In comparison, the British abolitionist press played a relatively minor role in the years after 1838. In fact there were only two newspapers, the Anti-Slavery Reporter, which began publishing in the late 1830s, and the Anti-Slavery Advocate, which appeared in the 1850s and ceased publication in 1863, that had any sustained impact on the British movement. There were no newspapers in Britain that compared in importance to the Liberator or the National Anti Slavery Standard in the United States. If there is a characteristic feature of the movement in the United States it is that newspapers, by and large, played the most critical role in the effort to change public opinion in favor of emancipation. Lecturers and petitions there were, but newspapers had the greatest reach. There were regional newspapers such as the Anti-Slavery Bugle and the Pennsylvania Freeman, published by local abolitionist societies; journals published by prominent Black figures, such as Frederick Douglass, which aimed to reach a wide audience in the United States and Britain; those with a more limited circulation, including the Colored American and the Weekly Anglo-African; and those, like the Christian Recorder, which were affiliated with religious denominations but which, nonetheless, circulated well beyond church members. In the United States where antislavery lecturers were frequently met by hostile and violent audiences, and where petitions to Congress, for all intents and purposes, were banned in the early 1840s, the press emerged as the most important cog in the abolitionist propaganda machine.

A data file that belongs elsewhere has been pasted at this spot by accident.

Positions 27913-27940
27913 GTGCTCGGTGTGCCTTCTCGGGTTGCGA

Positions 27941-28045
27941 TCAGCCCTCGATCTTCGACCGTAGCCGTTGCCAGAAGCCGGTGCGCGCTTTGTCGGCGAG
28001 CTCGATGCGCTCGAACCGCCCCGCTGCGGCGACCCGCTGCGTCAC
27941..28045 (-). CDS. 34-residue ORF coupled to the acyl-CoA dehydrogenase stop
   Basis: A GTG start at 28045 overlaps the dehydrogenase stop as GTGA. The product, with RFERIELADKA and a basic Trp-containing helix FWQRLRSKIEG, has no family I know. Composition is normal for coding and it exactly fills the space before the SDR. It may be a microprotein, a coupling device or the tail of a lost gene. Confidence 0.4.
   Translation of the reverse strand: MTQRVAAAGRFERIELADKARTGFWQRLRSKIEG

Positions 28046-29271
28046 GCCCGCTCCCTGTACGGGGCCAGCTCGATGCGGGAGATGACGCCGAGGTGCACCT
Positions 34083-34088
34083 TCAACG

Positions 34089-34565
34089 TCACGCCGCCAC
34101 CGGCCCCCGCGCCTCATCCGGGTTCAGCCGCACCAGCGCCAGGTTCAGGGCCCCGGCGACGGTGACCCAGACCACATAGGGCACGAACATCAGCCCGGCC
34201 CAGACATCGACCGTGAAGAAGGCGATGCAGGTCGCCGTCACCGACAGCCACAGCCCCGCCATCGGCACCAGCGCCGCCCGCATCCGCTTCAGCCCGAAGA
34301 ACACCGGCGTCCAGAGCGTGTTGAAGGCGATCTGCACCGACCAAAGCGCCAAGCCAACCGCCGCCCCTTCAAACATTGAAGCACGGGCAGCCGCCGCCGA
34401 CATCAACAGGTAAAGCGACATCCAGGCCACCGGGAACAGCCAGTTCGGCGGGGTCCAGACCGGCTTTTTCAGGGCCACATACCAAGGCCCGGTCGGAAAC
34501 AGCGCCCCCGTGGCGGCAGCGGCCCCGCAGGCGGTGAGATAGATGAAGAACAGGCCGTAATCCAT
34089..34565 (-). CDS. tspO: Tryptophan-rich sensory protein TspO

While it is relatively easy to measure the effects of lectures on communities by simply calculating the size and social composition of audiences, and the possible impact of a petition campaign on government policy, it is much more difficult-it might even be impossible-to determine the extent to which the press, in this case the American abolitionist press, influenced political outcomes. The difficulty is compounded by a system of government in which power resides both at the national level and local level, a political reality that complicates efforts to organize and direct public pressure. Furthermore, the federal system of divided government had left largely unresolved the issue of slavery in the American polity. To whom, then, should the abolitionists petition for relief from slavery? If it was the federal government, what impact would such a campaign have on relations between the slaveholding and nonslaveholding sectors of the country? It became apparent by the late 1830s that such campaigns were too politically explosive. As a result, Congress, under pressure from Southern representatives, decided that all petitions calling for abolition should be automatically tabled. In such a political climate, abolitionists had no recourse but to utilize more fully the press and the platform as the principal tools of political agitation.